Yukon Blonde are chameleons with a cause

Monday 15th, June 2015 / 03:07
By Safiya Hopfe
Photo: Retrieved from Yukon Blonde Facebook page

Photo: Retrieved from Yukon Blonde Facebook page

VANCOUVER — The four West Coasters that have comprised Yukon Blonde since 2009 have always endeavoured to conquer unfamiliar musical territory ‑ they’re proud of their drive to pursue what feels organic to the moment. In Jeffrey Innes’s own words, “It’s kind of one of those mantras that’s continued as long as we’ve been a band, like any time we set out to make a new record we really try and just make the music we wanna make at that time. We don’t have a nice solid central identity, we’re just making the music we wanna make, you know?” The tone and texture of what they produce has therefore evolved too naturally for them to follow suit of artists who aspire to carve themselves into something specifically recognizable. This attitude has left them full of surprises, despite the distinct essence that always remains at the heart of their music.

The disintegration of a project called Alphababy, as Innes explains, left room for the band we hear today ­ one that could be true to what they were genuinely inspired to achieve, as they quickly did in Vancouver, the city they swiftly decided to be an optimal nest for artists such as them. “We ditched all of the Alphababy songs, ditched everything. We actually got in a car accident on one of our last shows as Alphababy, so we even ditched our van! (…) For some reason we were just continuing to be a band that we didn’t really want to be… why don’t we just do something we really wanna do?”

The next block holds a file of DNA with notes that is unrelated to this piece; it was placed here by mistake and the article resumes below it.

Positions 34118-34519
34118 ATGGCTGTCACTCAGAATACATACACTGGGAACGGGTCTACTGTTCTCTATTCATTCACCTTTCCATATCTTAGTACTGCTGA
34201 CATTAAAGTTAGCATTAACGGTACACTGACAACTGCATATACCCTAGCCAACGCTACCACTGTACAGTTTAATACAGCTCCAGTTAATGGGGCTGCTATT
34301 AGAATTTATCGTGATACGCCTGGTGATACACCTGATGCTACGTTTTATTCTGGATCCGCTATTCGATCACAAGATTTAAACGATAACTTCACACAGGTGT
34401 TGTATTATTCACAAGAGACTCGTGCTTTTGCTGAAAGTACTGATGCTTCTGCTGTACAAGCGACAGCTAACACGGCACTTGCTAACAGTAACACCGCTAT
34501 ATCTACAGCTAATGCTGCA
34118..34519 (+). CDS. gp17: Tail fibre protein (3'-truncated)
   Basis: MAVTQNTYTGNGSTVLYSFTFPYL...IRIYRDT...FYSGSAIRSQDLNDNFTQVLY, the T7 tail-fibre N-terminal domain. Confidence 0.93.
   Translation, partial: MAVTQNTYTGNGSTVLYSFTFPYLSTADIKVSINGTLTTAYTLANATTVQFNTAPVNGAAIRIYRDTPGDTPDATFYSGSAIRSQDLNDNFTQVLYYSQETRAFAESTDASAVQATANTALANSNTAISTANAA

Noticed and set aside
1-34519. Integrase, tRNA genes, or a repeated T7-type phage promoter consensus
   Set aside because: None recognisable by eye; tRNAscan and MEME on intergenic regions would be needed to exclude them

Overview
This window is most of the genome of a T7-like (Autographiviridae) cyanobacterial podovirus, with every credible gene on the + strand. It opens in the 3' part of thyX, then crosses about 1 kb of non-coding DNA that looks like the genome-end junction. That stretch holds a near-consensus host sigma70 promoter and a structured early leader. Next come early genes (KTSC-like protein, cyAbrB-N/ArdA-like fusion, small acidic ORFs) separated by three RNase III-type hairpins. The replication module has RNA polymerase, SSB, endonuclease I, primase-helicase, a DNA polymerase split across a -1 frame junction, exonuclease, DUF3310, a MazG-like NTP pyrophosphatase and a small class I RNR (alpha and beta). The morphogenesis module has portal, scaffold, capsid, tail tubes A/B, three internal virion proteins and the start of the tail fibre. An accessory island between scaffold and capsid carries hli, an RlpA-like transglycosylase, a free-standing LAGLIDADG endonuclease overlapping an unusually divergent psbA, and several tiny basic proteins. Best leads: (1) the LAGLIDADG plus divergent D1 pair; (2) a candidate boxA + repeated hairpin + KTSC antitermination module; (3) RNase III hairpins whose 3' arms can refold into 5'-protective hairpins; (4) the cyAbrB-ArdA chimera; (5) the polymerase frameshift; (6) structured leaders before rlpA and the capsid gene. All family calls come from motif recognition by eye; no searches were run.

As they have. Elements of exploration evident in On Blonde, the group’s newest album, include ‘50s­influenced vocal production, bolder synthetic sounds, and single­tracking that accentuates the subtlest of melodic nuances. Innes addresses process: “For this record particularly, we’d take some time off, then when we got back together talk about all of the records we’d been into, all of the sounds, the instruments that got us excited. Bass sounds for instance­ having the bass pretty much at your throat. That gets us really excited, but it’s not what you traditionally should do.”

As they let their expectations of themselves grow along with them, Yukon Blonde’s strong summery sound will continue to reinvent itself. Their priority will continue to be making what they wanna make, doing what they wanna do, and letting what gets them excited command priority over “what you traditionally should do.”

Yukon Blonde headline Tall Tree Festival June 26-28 at Port Renfrew, B.C. and Khatsalano Festival, taking place July 11 on West 4 Ave, Vancouver.

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